Knots are part of our everyday life. In some cases they can be very useful as in climbing or sailing whereas in some others they can be a nuisance, as we experience each time we try to disentangle extension cables or garden pipes.
Like extension cables, long biological filaments such as DNA can be highly self-entangled and the presence of knots may have detrimental effects in several cellular process such as transcription, replication and recombination. Fortunately there exist enzymes such as topo-isomerases which control the topological state of the DNA by cutting, disentangling and resealing DNA strands continuously.
On the other hand, within very small viruses, where there is space only for the DNA itself, knots inevitably accumulate because of the tight confinement. Yet their presence does not prevent the virus to infect the hosting cell by translocating its DNA through a small hole. So how could these viruses have highly knotted DNA and still be infective?
To gain insight into this puzzling problem we analysed the data on viral DNA packaging and knotting offered by beautiful experiments on bacteriophages. In particular, starting from the abundance of certain knot types (torus knots) and the shortage of others (twist knots) we established that the aligning tendency of contacting DNA strands plays a major role in leading the spatial organisation and knotting of the packaged DNA. By explicitly modelling this aligning interaction we found that it favours ordered DNA spools which, during the ejection process, experience a lower effective topological friction than more disordered entangled structures. We also find that torus knots exit the bacteriophage easily; while complex knots or twist knots slow down and may stall ejection.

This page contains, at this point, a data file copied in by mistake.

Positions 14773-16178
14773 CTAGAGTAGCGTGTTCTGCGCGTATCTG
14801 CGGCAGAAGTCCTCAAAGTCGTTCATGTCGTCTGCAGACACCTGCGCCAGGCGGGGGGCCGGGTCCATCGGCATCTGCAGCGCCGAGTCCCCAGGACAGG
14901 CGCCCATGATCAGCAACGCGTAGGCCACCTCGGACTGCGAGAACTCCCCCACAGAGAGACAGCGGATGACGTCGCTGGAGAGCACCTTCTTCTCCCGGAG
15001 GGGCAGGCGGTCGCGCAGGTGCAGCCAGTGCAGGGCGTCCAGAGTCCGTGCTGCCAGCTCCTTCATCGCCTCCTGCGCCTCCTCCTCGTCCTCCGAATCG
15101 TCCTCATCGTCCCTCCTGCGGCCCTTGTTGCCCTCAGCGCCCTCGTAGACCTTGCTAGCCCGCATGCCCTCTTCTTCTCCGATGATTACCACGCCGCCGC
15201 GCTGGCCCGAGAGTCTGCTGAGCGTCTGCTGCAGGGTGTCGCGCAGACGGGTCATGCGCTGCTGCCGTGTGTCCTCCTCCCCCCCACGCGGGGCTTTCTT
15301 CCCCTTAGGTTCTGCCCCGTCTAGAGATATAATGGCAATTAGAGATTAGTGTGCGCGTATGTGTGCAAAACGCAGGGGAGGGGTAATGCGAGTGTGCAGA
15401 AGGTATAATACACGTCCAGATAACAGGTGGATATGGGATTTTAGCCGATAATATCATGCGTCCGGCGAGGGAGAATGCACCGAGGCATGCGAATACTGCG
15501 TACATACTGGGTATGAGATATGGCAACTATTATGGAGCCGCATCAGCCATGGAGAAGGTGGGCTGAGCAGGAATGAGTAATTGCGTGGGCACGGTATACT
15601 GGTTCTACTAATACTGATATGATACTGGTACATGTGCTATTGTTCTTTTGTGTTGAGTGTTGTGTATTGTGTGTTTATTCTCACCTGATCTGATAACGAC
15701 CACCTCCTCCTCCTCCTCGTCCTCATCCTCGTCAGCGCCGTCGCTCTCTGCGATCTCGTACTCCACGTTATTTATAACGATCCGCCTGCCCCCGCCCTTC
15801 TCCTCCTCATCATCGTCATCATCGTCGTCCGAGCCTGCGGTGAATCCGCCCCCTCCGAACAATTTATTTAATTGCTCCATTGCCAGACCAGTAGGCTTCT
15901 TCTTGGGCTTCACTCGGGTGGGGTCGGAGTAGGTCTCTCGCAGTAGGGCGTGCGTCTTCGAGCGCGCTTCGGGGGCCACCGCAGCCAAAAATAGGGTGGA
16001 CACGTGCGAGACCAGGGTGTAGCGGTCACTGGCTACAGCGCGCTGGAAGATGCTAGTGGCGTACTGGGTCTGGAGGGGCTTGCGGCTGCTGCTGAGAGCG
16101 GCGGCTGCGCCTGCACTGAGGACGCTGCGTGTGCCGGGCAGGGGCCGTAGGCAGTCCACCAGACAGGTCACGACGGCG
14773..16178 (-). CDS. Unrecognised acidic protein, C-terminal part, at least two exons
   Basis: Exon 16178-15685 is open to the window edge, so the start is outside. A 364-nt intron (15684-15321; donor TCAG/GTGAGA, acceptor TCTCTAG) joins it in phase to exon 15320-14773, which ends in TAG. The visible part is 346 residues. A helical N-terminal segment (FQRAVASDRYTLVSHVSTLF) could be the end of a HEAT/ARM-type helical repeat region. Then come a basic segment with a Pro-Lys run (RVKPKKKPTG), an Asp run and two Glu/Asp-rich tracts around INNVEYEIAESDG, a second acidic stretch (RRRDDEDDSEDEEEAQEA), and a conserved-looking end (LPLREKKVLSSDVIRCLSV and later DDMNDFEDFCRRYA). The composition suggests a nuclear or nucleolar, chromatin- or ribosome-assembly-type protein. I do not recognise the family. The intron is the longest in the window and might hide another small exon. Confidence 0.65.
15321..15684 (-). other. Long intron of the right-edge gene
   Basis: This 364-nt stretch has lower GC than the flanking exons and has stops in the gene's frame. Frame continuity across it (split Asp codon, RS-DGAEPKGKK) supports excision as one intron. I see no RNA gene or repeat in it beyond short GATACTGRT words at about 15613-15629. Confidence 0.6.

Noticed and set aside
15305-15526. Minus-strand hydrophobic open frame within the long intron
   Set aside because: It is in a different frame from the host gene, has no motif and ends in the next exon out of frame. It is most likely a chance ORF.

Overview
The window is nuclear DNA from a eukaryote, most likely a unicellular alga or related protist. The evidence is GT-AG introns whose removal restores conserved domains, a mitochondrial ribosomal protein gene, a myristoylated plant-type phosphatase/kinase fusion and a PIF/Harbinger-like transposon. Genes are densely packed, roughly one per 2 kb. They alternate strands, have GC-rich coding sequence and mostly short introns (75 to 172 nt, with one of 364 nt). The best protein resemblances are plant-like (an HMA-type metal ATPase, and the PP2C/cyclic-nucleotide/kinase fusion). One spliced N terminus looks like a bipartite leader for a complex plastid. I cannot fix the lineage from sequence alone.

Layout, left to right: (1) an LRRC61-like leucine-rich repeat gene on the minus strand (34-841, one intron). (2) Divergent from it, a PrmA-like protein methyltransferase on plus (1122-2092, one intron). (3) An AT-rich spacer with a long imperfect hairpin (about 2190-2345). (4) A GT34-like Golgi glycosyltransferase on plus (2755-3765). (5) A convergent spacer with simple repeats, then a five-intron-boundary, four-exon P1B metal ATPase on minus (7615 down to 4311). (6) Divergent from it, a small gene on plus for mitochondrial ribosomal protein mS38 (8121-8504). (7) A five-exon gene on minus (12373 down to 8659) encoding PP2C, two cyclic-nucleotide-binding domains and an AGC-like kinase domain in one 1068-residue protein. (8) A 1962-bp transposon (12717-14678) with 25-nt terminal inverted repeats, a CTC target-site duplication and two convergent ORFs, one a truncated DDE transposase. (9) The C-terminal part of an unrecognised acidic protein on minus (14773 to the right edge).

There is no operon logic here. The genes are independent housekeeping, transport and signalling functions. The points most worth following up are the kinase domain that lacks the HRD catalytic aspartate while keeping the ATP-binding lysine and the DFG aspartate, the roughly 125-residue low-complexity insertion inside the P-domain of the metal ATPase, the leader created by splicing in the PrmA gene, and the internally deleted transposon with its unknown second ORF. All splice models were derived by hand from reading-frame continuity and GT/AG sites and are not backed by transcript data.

The Colloquium will be followed by coffee and biscuits from 2:00pm.